Dear friends in Christ at Trinity,
I hate to be the bearer of bad news, but 2021 is almost over. Conversely, I love to be the bearer of good news, so I’ll tell you, 2021 is almost over. You’ll have to decide for yourself whether it was a good year or one you’d rather had gone differently. For my family, it has been a year with a lot of upheaval – but we’re happy with where we’ve ended up!
November brings the celebration of our national day of Thanksgiving, which itself invites some
reflection from all of us. Celebrating Thanksgiving encourages us to recognize both what we are thankful for and, perhaps more importantly, to whom we are thankful. In the secular world, the first part of that is the primary (and perhaps only) focus. The focus is on the things in our life we appreciate and the people in our lives we love. Make no mistake – it is good to count your
blessings. But a celebration of thanksgiving that only does so is terribly incomplete.
“Give thanks to the Lord, for he is good, for his steadfast endures forever” (Psalm 136:1). I’d
encourage you to read through the entirety of Psalm 136 (it might take a few minutes). The theme is giving thanks to God because His love endures forever. That love is expressed in a multitude of reasons that we have to give thanks to the Lord. For the Israelites, those reasons included God’s creative acts, His redeeming acts during the Exodus from Egypt, His giving of the Promised Land and defeating those kings who opposed Israel, and His ongoing acts of provision. We could, in our own lives, add further reasons to give thanks. In the explanation to the fourth petition in Luther’s Small Catechism, we find a list: “Daily bread includes everything that has to do with the support and needs of the body, such as food drink, clothing, shoes, house, home, land, animals, money, goods, a devout husband or wife, devout children, devout workers, devout and faithful rulers, good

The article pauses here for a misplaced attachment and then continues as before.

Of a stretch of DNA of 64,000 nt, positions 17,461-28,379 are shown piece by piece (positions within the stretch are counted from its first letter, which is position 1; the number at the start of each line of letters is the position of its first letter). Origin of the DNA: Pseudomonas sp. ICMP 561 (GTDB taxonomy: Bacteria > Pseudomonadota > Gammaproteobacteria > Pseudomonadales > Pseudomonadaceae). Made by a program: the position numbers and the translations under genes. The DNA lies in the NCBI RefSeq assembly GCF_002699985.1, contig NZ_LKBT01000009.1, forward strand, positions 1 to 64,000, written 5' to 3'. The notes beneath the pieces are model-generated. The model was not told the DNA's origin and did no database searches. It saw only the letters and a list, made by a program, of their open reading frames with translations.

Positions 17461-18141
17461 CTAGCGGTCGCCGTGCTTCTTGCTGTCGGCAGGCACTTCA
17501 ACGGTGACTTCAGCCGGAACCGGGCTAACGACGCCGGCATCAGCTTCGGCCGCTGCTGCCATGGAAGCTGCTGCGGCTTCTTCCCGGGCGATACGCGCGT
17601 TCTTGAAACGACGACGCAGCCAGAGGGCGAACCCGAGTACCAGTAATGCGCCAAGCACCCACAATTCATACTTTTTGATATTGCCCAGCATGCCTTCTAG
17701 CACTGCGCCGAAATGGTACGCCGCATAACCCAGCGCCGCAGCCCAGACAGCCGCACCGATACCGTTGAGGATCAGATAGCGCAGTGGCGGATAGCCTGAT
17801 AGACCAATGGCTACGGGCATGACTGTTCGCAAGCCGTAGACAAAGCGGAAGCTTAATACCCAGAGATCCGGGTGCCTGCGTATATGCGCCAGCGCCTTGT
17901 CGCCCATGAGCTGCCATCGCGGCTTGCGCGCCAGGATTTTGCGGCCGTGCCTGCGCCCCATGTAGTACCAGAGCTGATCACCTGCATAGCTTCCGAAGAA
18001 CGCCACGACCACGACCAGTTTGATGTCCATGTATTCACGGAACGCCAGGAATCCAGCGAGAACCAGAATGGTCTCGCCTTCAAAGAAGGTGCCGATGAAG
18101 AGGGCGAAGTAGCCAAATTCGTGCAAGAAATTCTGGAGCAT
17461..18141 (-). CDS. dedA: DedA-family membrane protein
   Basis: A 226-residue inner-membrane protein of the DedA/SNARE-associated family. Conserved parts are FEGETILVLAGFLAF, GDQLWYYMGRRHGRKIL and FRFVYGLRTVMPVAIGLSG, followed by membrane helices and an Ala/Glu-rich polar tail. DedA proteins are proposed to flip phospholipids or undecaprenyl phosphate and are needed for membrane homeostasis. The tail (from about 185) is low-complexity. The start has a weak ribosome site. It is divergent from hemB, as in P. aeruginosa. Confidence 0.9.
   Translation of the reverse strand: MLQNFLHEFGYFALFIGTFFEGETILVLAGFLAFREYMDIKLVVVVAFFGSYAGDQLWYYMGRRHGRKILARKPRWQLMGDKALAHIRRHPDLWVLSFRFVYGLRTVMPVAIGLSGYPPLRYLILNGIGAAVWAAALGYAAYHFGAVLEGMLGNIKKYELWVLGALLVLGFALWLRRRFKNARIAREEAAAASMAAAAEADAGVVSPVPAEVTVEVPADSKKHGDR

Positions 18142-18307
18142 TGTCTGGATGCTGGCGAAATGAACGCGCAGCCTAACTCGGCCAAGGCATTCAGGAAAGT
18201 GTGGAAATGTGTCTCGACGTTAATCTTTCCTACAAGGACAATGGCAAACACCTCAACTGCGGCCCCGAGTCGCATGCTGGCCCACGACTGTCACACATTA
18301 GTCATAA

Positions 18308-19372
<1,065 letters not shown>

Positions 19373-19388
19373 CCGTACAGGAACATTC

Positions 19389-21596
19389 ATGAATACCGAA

government, good weather, peace, health, self-control, good reputation, good friends, faithful neighbors, and the like.” Yet for all those things, we first and foremost give thanks to the one who gives the gifts.
Only in acknowledging that God has blessed us, not only through daily bread but even more
importantly with the gift of His Son Jesus, can we give thanks aright. It also enables us to “give thanks in all circumstances” (1 Thessalonians 5:18). If one’s viewpoint amounts to “the stuff that I have amassed is attributable to random happenstance in a fickle universe,” then you have every reason to be thankful or not in proportion to the extent to which you are satisfied. If you feel that you don’t have enough, or are upset that someone else has more, there is no real reason to be thankful. But if God “richly and daily provides me with all that I need to support this body and life” (Luther’s Small Catechism, Explanation to the First Article), then alongside St. Paul we can know “the secret of facing plenty and hunger, abundance and need” (Philippians 4:12).
So give thanks to God for all that He has done for you and continues to do for you. In our family, we’re giving thanks to God that a topsy turvy 2021 has brought us here together with you here at Trinity. We’re looking forward to what the rest of the year brings, and to God’s continued
graciousness all of our days. “Give thanks to the God of heaven, for his steadfast love endures
forever” (Psalm 136:26).
Peace in Christ, Pastor Lieske